Every year, the Downtown Raleigh Alliance hosts an Annual Meeting to highlight the latest accomplishments in downtown Raleigh development and rally the troops around a theme for another year of foreword movement.  This year’s event, “Revitalizing Through Arts” takes place on Wednesday, February 13, with networking starting at 5pm and dinner at 6pm. More info

This is always a fun event, with lots of surprises and a big crowd. However, this year, it is important that we in the arts industry need to make a point to attend, as the event will be “celebrating individuals, businesses, and organizations whose contributions are making significant impact on the revitalization of the city center”  Triangle ArtWorks and many Raleigh arts organizations are partnering with and being recognized by DRA on this event.

Why should you attend this event if you are an arts/creative based business in Raleigh?

1.  The speaker – Jason Schupbach is Director of Design at the National Endowment for the Arts and will be speaking on how arts work to improve communities and the people that live in them.  He has an amazing background working in arts and urban and economic development. It is always energizing and thought provoking to hear from a speaker who has a more national view, to gain ideas and strategies for our work here in the Triangle.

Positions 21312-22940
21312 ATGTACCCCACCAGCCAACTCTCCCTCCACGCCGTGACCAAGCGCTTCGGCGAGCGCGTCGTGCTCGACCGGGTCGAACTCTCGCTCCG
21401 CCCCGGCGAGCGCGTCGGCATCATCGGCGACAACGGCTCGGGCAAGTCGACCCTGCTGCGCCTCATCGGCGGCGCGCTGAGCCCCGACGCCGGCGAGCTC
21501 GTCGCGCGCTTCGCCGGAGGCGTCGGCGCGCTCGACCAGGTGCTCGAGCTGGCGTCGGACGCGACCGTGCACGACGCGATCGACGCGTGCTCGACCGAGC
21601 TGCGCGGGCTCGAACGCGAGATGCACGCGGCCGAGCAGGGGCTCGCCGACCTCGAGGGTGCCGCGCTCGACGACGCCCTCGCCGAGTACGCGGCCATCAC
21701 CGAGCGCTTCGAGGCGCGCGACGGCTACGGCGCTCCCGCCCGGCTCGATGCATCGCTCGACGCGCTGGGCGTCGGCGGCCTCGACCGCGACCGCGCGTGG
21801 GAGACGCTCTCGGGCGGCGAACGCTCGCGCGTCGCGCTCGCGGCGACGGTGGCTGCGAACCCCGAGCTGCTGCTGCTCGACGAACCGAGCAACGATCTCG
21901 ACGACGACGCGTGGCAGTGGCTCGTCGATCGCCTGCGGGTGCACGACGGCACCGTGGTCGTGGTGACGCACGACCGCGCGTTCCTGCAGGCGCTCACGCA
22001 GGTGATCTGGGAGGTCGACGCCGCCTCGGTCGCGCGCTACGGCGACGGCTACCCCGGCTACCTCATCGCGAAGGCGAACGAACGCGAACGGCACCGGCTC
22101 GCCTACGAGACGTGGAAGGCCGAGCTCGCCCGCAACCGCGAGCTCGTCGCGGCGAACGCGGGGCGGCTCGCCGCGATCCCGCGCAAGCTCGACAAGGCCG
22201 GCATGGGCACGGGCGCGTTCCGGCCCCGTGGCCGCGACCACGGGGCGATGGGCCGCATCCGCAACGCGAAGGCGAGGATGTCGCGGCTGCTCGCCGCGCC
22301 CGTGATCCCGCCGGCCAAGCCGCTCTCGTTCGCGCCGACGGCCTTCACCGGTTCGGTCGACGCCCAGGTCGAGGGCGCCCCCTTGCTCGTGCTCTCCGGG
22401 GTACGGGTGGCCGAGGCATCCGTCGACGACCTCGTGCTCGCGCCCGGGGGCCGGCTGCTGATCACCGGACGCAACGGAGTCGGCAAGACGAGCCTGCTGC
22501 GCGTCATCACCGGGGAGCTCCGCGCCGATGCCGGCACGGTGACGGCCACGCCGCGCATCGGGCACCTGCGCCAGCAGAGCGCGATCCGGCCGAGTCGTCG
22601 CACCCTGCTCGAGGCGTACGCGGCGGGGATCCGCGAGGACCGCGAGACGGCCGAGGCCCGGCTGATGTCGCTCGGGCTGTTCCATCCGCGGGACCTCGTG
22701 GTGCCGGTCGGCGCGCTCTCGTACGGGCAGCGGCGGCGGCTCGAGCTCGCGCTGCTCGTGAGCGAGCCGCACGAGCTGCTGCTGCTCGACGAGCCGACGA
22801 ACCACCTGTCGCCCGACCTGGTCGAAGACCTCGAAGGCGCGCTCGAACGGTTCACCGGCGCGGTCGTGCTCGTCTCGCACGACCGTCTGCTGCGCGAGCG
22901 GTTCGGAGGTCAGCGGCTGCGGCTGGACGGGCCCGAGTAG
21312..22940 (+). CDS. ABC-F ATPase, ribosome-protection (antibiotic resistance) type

2.  Networking – This event will be heavily attended by business, economic development and arts leaders.  You simply need to be in that mix.

3.  Because the Arts as an Industry Matters/One – If Triangle ArtWorks is “about” anything, it is “about” the proposition that arts/creative businesses ARE real businesses. They are not niceties.  They are not hobbies.  The visual/performing arts and creative industies as an industry segment are the focus of our work.  In our opinion it is THE most important business segment in our region.  Not only do businesses in this segment make money, pay taxes and employ people like other businesses, but they create a ripple effect of economic impact out to other business AND they make this region a more vibrant and exciting place that people want to live and work and that companies want to relocate.